Hesse began to write Siddhartha around 1920, and the first English translation of it was published in 1951. For Hesse, this was his confession of belief, wrought out of his rejection of his parents’ orthodox Christianity and of the one-sidedness of Europe’s intellectual cutlure, expressing his yearning for ” a culture of the spiritual function that our intellectual approach to life has not been able to provide” (quoted in the Translator’s Preface, Shambala publications 2000).
It is the story of a young Brahmin, living in India at the time of the Buddha, and his spiritual journey in search of enlightenment. In the first part of the book, he leaves behind his father and family and formal religion, then his devoted friend and companion seeker, Govinda, and even eschews following the path of the Buddha. His reason for this choice is his realisation that the Buddha teaches liberation from suffering, and that this supreme goal has been attained, not through following a teaching, but through his seeking truth on his own path, and that what he has attained can not be taught, it can only found on one’s own. So begins Siddhartha’s journey proper.
At this point in the story, Hesse found himself unable to continue, unable to write Siddhartha’s quest for his goal of enlightenment, because he himself felt dissociated from his own being. He became depressed, and it was not until 1922, after immersing himself in the study of Eastern religion, in particular Buddhism, and extended psychoanalysis with Carl Jung, that he was able to complete the novel.
The mythic story, after its English translation, had an enormous influence on American culture in the 1960s and 70s, and spread further afield. It was made into a film in 1972, but fell into oblivion, then was resurrected in 1996. Siddhartha was one of the iconic books that I read in the 70s, along with many of my friends, when I was a psychiatric nurse — Castaneda and Hesse are the authors that have stayed with me, while many others are forgotten.
I’ve just re-read it and found it still stirs me, and speaks to my soul. I was a bit irritated by Siddhartha’s arrogance in the earlier part of his journey, but he becomes more human, becomes a lover, a successful merchant, a gambler, a man of the world, and loses his soul’s light. He has an awakening, when, like Buddha, he sits under a mango tree and fasts, and reflects on what he has become, what he has lost. His worldly self dies, and he sets out on the road again, wandering in the forest, until he comes back to the river, the same one he had crossed as a young man when he first set out on his journey. He remembers the sacred syllable, OM, and falls asleep. When he awakes he sees the world “as a new man”. He is befriended by the old ferryman Vasudeva, and lives with him, helping him to work the ferry and till the land. From Vasudeva he learns the art of listening, and from the river, he learns much, most of all that there is no time, that time is not real: “Nothing is, nothing will be; everything is, everything has its being and is present.”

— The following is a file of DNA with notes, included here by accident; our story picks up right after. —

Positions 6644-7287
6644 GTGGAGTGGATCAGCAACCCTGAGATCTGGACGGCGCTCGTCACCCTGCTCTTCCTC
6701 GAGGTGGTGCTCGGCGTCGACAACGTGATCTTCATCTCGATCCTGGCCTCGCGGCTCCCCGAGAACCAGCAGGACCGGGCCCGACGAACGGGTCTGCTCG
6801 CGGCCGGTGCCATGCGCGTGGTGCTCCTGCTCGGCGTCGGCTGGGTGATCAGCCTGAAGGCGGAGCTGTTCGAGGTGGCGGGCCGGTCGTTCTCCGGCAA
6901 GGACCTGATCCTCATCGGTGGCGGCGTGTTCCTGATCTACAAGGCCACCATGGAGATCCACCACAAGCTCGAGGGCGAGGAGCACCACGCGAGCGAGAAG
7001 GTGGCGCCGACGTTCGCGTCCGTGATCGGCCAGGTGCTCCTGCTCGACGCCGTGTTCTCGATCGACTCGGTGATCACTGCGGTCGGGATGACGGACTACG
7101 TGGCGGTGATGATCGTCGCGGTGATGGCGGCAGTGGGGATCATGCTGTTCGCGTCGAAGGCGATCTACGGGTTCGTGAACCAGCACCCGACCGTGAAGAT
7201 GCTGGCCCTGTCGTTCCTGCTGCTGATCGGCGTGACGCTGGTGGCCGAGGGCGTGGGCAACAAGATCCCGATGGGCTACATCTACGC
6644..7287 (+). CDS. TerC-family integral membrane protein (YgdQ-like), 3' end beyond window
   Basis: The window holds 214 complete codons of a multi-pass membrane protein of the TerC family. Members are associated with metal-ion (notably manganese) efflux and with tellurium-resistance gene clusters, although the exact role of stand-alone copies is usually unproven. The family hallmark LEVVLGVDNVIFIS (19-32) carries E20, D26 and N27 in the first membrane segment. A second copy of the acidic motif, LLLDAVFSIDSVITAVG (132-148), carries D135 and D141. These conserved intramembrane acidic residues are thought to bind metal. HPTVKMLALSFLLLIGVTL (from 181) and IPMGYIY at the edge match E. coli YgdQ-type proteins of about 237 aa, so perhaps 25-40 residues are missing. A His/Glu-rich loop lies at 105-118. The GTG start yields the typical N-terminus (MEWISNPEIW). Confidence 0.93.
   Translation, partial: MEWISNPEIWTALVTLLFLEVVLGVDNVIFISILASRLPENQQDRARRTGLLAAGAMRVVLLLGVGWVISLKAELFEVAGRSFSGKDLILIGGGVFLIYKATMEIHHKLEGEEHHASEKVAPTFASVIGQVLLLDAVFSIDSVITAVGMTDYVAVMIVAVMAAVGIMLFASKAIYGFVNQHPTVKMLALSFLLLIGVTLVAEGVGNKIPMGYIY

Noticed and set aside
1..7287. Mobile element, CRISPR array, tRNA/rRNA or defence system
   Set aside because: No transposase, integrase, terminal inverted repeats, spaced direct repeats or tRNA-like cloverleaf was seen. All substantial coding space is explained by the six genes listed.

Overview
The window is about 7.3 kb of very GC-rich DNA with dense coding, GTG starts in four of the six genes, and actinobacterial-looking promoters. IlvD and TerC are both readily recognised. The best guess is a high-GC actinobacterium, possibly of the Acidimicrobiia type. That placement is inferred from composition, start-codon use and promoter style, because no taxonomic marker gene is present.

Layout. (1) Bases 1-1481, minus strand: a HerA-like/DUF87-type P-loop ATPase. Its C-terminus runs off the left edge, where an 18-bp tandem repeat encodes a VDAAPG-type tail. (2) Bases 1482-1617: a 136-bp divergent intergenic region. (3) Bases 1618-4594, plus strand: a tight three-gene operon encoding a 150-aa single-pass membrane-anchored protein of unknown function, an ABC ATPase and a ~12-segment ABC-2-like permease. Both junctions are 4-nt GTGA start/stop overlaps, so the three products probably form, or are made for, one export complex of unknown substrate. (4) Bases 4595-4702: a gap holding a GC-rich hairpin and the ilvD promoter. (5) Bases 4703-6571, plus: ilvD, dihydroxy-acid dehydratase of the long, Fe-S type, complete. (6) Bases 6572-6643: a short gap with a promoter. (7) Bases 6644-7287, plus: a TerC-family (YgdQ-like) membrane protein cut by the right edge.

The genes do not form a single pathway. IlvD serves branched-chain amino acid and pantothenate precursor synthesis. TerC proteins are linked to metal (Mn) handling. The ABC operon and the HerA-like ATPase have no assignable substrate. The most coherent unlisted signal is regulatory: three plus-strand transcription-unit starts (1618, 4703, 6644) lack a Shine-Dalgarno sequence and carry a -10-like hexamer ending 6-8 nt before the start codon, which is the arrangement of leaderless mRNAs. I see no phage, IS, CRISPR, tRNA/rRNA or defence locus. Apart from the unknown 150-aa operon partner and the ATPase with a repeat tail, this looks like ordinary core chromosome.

Yet, suffering is not over for Siddhartha. This blissfully simple life is interrupted when his past returns, in the form of the courtesan Kamala, who had taught him the art of love and (unknown to him) borne him a son, after he left the city. She is travelling with her young son to pay homage to the dying Buddha. She is bitten by a snake, and dies, leaving the son in his care. Now, at last, Siddhartha learns his last and most painful lesson: love. For his son is spoilt and resentful, and hates the spartan life the two old men live. Eventually he runs away, and Siddhartha, broken-hearted, yields once again to the song of the river, OM, perfection, and ceases to struggle and suffer. There is more, but although I’ve already revealed the best part of the story, I”ll leave you to discover it, if you are inclined to read it.
For me, the secret that Siddhartha discovers is profound; that others can teach us knowledge, but not wisdom, and that we cannot shield our children from samsara, suffering, and that they, like us, must find their own way. Wisdom, he learns from the river’s song, is a readiness of the soul to think the thought of unity, to breathe it. As he tells his friend Govinda, when they are reunited: “Seeking means having a goal, but finding means being free, open, having no goal.”